A Historical Geography

by Serge Courville

Translated by Richard Howard

Published by: UBC Press

376 pages, 178.00 x 254.00 x 0.00 mm, 65 charts, 23 tables

  • ISBN: 9780774814263
  • Published: January 2009



In this richly documented work, Serge Courville tells the geographical history of Quebec from the appearance of the first humans through to the present day. This detailed and erudite book maps major stages of Quebec’s development, providing a geographical record of the many social relationships that over time created a sense of place. Landscape, Courville shows, is the keeper of memory, the record of successive changes, and a witness to the genesis of the new. Places that were once agricultural, then left to waste and ruin, are today revivified by tourism. Areas that now house office buildings were long ago open playgrounds where children ruled. Drawing on vast research, Courville shows how, in spite of the turbulence Quebec often endures – or perhaps because of it – the land itself may be seen as an important participant in the history of its peoples.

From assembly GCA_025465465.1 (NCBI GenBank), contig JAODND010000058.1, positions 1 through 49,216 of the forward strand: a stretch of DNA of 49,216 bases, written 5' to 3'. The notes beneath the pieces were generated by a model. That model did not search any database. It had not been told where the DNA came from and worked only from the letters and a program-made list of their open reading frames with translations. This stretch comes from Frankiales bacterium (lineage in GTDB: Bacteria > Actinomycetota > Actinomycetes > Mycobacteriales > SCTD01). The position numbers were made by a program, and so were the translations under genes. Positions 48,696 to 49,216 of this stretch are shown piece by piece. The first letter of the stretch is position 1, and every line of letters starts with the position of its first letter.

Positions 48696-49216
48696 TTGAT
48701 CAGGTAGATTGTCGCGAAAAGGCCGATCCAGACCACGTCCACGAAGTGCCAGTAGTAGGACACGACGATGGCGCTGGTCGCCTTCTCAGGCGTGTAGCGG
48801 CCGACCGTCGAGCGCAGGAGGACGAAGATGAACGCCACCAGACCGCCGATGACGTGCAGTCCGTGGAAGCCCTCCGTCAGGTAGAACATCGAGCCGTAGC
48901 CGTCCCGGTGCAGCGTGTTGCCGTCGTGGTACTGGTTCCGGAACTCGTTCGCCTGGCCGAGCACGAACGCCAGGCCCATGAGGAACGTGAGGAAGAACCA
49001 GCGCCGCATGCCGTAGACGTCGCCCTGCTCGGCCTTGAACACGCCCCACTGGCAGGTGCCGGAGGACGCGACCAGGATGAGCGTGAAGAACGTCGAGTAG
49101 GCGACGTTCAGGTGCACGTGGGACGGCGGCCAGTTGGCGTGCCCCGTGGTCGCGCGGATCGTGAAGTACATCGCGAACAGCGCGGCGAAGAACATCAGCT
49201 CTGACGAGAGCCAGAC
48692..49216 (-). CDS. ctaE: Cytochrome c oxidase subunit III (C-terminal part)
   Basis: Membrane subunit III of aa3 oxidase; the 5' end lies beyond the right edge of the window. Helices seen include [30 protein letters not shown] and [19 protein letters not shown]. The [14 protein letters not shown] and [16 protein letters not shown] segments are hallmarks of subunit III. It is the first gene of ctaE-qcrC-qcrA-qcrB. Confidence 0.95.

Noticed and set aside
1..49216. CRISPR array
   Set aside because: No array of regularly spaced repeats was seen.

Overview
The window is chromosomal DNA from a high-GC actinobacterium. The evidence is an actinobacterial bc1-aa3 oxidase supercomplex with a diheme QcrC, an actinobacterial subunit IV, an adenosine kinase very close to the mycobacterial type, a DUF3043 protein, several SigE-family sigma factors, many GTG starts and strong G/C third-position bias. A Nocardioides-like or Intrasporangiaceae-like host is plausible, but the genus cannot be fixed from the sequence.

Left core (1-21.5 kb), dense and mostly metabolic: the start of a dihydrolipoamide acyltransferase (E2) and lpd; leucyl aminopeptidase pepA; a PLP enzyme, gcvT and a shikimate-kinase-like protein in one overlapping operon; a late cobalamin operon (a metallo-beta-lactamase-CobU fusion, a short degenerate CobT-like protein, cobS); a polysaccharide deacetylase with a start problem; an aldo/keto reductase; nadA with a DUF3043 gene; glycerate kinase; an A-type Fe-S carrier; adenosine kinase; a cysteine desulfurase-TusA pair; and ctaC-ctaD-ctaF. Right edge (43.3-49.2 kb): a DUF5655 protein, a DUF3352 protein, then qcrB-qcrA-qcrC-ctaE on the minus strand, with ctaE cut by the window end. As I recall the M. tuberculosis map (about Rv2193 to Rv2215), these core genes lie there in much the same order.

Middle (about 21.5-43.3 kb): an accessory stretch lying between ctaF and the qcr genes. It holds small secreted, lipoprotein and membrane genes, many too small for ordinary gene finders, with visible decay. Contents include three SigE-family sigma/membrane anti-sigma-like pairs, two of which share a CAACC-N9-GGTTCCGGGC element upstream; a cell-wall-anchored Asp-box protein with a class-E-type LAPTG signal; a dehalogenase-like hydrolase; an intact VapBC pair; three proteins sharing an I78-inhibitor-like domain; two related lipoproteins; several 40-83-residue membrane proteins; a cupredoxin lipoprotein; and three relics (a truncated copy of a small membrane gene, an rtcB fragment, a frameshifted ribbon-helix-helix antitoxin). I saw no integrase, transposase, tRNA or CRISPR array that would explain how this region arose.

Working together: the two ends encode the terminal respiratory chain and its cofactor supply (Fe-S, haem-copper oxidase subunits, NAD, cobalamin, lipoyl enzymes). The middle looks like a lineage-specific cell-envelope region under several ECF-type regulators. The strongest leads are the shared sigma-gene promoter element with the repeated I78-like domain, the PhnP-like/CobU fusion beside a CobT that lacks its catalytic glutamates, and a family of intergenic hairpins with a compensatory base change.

Quebec: A Historical Geography was originally published by Les Presses de l’Université Laval as Le Québec: Genèses et mutations du territoire.